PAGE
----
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Cherry harvest season in Bulgaria has started

Photo: BGNES

The season of cherries in the region of Kyustendil has already started. This Bulgarian region has gained reputation as the cherry orchard of this country. The harvest campaign is expected to continue until mid-July. There are hundreds of people working in the orchards and the campaign is guarded around the clock by the police. In the region of Kyustendil there are more than 60 points where harvest is purchased. In the nearby towns of Dupnitsa and Bobovdol and the surrounding area, there are more than 200 purchase points. This year's quantity is said to be average and below average. Due to the cold weather in April, the early varieties froze and the others would not provide high yields. Estimated purchase price per kilogram of picked cherries is 40 euro cents.

The cherry orchards in the Kyustendil region cover a total area of about 20,000 decares and about 5,000-6,000 tons of fruit are harvested seasonally. Municipal councilor and head of an agricultural cooperative, Valeri Yovev has told us more about this year’s cherry season:

"The harvest is not very good. There were frosts and there has been a decline in number of bee colonies. 10-15 years ago, when you entered a blossoming cherry orchard, you would hear the buzzing of bees but now there is silence."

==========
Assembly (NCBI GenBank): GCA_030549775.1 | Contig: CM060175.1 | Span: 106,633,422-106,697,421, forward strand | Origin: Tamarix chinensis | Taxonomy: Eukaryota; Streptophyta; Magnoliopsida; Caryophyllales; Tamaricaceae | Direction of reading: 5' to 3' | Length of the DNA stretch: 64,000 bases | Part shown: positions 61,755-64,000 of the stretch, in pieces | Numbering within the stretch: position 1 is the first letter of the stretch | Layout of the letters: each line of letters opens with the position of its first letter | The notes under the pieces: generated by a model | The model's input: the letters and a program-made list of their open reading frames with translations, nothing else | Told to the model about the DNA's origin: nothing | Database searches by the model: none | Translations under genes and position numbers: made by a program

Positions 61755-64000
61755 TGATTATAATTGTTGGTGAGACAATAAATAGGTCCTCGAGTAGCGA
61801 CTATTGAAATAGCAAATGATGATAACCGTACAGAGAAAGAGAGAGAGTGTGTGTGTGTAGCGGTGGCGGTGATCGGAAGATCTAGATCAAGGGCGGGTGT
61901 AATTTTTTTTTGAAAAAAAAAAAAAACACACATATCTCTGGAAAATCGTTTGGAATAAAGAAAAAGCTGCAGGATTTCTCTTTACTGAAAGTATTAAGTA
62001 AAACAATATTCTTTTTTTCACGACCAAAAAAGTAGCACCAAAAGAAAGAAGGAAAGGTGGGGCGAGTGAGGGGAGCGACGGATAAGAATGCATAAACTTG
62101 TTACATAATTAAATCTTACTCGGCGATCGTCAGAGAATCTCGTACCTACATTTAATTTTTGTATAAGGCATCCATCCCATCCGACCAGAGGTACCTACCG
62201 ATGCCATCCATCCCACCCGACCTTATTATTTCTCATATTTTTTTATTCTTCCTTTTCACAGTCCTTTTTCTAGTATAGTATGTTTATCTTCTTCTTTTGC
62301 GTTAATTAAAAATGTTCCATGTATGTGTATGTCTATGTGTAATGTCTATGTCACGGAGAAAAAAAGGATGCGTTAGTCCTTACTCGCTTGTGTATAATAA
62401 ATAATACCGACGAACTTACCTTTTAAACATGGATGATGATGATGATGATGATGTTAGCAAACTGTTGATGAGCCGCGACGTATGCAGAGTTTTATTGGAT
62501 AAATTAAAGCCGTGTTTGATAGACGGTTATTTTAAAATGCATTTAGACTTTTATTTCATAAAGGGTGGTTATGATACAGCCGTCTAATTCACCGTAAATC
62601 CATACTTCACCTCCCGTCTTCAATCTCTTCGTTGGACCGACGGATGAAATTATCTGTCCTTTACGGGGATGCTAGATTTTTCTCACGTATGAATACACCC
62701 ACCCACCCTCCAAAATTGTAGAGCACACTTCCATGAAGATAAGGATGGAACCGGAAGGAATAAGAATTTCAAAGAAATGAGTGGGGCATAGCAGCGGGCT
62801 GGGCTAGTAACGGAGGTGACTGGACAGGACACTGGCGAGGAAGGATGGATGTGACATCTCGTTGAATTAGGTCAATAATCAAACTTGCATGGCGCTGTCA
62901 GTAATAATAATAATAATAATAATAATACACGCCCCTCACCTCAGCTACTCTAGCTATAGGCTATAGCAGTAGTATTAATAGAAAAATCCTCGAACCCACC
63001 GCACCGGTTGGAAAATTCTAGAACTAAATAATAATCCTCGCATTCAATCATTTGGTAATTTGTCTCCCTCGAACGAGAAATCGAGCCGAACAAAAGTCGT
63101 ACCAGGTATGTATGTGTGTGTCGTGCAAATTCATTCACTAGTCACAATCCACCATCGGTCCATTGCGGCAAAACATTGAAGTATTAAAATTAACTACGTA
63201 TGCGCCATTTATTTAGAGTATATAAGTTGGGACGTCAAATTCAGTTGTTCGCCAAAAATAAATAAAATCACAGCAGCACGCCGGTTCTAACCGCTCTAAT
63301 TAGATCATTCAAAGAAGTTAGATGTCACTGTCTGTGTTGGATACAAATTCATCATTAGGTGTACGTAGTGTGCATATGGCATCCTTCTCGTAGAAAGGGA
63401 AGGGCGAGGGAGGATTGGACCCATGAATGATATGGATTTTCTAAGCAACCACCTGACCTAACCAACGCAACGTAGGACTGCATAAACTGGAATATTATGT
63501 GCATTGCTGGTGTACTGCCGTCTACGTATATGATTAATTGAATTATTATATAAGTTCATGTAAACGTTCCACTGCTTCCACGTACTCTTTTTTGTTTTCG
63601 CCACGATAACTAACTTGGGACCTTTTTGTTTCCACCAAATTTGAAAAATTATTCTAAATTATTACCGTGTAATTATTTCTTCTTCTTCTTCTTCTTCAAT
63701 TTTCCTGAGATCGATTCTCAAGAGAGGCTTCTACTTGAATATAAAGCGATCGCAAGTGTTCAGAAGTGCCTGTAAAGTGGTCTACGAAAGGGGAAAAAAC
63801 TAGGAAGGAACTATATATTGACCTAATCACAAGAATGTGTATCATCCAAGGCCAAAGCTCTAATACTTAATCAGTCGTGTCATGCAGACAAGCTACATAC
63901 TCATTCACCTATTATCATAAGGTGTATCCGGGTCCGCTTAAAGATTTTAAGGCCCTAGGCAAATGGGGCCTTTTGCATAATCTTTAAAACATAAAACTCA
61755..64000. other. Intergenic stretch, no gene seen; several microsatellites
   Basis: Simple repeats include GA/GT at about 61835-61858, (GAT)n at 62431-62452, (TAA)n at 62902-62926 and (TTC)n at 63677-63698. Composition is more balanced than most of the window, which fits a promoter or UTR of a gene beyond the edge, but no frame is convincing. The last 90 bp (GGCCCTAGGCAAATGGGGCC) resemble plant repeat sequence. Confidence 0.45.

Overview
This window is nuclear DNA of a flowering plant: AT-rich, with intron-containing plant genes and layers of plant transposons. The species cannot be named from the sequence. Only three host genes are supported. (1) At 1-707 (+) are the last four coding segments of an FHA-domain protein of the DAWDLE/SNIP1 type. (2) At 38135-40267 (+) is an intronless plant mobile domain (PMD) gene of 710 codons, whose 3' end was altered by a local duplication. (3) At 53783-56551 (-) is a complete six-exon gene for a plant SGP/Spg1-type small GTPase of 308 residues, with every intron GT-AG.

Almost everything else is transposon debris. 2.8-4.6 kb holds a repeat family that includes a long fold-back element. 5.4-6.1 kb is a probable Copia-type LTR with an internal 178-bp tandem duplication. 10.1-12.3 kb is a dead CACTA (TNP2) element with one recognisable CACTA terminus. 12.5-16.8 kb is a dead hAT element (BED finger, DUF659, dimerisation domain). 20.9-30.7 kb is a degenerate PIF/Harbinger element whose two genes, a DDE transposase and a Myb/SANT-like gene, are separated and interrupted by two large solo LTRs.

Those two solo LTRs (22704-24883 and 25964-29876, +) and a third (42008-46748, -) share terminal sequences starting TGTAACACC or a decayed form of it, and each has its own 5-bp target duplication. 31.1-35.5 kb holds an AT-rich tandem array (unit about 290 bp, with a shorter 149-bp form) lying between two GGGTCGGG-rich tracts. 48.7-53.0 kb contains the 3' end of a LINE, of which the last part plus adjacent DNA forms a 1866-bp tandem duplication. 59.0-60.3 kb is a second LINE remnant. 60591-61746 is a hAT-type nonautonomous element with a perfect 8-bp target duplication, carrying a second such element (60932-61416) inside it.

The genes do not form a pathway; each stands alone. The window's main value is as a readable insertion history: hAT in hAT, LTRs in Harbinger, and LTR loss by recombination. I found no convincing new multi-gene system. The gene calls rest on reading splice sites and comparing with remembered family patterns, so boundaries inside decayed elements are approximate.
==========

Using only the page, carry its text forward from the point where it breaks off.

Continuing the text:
The doyen of local fruit growing, agronomist Kiril Dimitrov, who can be found in his 200-decare cherry orchard around the clock, also describes the situation as a difficult one:

"For me, the harvest is just below average. At the backdrop of these low purchase prices we are gradually starting to give up on cherry growing, although the cherries in Kyustendil region are of the best quality in the country. The low price is killing us."

Every year producers suspect there is presence of a cartel in the purchase and sale campaign of Kyustendil cherries:

"The cartel has existed for a long time but no measures are taken by the state. This could destroy fruit growing in the coming years,” Kiril Dimitrov tells a BNR reporter and adds that Italian companies buy the produce at low prices. Cherry growers also face the problem of workforce shortage:

"Many pickers have found work abroad and those who have stayed want higher remuneration. If we pay 25 cents for labor and the Italian buyer gives us 30 cents per kilo, why we should we do it? Last year I left 30 tons of cherries unharvested and this year the situation would probably be the same.”

The Covid pandemic and the fact that it is difficult to travel is also a problem, Borislav Gogev says. He is the head of a cooperative and in previous years he used to export his produce, but now this cannot happen:

"I exported to Mount Athos and to Cyprus. I transported the cherries to Sofia where they bought cherries from all over the country and every Friday a truck left for Limassol. These things are gone now.”

Cherry growing can be profitable even in times of low harvest and at these low prices, mayor of one of the villages near Kyustendil, Plamen Iliev says and adds:

"We can't leave cherries unharvested. People in the region need to have some incomes."

Report by: Kiril Falin, BNR correspondent in Kyustendil

Editor: Elena Karkalanova

English: Alexander Markov

Photos: BGNES

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